The feeling of being on "pins and needles" is wonderful-if it describes how children feel when looking forward to a birthday party or adults when anticipating a special vacation. But where diabetes patients are concerned, those words often are used to describe a painful chronic condition, called diabetic peripheral neuropathy, that results from damage to nerves (typically in the hands, arms, feet and legs) caused by elevated blood sugar. Affecting about 60% of people with type 1 and type 2 diabetes, neuropathy is the leading cause of diabetes-related hospital admissions and amputations, and it is not curable-so finding any information about how to prevent it or slow its progression is valuable.
Now a study from the University of Michigan has uncovered a crucial clue that helps identify patients most at risk for neuropathy progression. Researchers analyzed data from 427 people with diabetes and early-stage neuropathy using advanced technology to measure the amount of damage to patients' peripheral nerves at the beginning of the study and again one year later. The surprising finding was that those whose neuropathy got worse over the year were the same ones who also had elevated levels of triglycerides, a type of fat in the blood. In fact, having elevated triglycerides was a more accurate predictor of neuropathy progression than other factors such as blood sugar or high levels of cholesterol.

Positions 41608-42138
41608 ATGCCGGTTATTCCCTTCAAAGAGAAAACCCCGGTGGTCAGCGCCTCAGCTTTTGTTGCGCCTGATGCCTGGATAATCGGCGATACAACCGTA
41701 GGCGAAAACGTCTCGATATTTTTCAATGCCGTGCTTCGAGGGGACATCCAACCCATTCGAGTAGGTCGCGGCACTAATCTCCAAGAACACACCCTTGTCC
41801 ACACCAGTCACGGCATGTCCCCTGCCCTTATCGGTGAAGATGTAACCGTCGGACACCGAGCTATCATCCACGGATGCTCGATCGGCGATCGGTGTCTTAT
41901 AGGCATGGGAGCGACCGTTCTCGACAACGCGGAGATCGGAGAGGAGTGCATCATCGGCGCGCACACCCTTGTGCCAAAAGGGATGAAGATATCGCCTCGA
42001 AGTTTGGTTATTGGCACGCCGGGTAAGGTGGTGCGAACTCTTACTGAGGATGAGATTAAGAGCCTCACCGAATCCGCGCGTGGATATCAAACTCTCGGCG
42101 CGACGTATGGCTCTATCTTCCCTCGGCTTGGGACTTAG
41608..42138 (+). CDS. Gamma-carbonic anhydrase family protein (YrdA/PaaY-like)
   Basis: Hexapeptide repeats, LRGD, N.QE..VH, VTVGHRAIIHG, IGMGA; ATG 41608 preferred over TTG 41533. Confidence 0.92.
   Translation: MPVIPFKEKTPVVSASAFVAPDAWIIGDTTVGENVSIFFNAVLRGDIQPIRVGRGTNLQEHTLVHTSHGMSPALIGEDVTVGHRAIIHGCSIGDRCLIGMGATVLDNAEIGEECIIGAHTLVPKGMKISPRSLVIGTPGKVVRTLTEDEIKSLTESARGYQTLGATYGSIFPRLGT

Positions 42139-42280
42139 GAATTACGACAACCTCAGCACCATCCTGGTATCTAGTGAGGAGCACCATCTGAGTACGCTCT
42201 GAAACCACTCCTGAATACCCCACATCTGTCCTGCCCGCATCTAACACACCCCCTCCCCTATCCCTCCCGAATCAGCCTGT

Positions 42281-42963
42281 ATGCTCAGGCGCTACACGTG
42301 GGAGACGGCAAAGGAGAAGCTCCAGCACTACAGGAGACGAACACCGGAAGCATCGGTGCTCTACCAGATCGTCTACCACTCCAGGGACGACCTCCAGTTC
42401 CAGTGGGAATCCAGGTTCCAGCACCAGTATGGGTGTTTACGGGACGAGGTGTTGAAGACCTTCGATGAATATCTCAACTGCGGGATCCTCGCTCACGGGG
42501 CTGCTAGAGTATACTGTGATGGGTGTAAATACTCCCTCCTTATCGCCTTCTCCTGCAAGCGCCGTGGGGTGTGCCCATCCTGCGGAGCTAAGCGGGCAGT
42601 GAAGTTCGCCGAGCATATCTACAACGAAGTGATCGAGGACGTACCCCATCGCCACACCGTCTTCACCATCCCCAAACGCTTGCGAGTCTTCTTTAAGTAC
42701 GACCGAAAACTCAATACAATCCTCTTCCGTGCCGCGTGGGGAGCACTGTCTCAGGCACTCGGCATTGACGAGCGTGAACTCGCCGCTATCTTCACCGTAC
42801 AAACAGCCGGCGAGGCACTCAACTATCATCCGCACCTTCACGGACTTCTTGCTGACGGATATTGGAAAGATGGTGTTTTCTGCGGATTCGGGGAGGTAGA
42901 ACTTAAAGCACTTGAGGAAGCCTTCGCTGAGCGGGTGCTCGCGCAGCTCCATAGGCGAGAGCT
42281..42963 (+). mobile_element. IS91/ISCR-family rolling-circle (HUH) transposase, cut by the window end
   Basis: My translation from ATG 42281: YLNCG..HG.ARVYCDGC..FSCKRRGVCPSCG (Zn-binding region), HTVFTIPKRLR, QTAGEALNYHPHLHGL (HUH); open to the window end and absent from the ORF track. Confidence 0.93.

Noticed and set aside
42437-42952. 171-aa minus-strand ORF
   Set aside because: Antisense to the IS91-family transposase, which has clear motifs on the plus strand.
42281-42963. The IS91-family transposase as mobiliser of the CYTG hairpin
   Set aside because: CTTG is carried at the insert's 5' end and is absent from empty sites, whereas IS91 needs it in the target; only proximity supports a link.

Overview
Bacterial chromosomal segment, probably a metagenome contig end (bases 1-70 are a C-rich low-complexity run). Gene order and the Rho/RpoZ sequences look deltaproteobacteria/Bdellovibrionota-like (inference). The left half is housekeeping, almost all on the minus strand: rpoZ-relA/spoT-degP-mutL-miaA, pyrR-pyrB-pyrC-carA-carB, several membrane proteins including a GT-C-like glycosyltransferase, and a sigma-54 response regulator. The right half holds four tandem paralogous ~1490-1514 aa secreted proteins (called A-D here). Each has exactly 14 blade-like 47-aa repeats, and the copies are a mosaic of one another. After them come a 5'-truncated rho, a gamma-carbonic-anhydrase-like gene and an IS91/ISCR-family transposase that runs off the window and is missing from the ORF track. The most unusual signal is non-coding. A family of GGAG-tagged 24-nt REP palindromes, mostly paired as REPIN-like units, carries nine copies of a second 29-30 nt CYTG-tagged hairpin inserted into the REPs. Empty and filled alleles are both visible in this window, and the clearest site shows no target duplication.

What does this mean for your health?
According to study coauthor Kelli A. Sullivan, PhD, assistant research professor in neurology at University of Michigan Medical School, people with type 2 diabetes frequently have elevated triglycerides primarily because they are so often overweight, which is known to be associated with high triglycerides. The study's findings could be a crucial indicator to doctors that they should monitor triglyceride levels in overweight or obese diabetic patients as closely as they do blood sugar.
Fortunately, there are ways to bring elevated triglyceride levels down into a normal range. Lifestyle habits have a strong impact on normalizing triglycerides-this includes shedding excess pounds and having a healthy diet that limits fats and sugars... not smoking... and moderate alcohol consumption, especially red wine. Exercise is a must, says Dr. Sullivan, as demonstrated in a 2006 Italian study that showed regular long-term aerobic exercise improved neuropathy in early stages. And since having more muscle mass benefits nerve tissue as well, strength training is helpful too.
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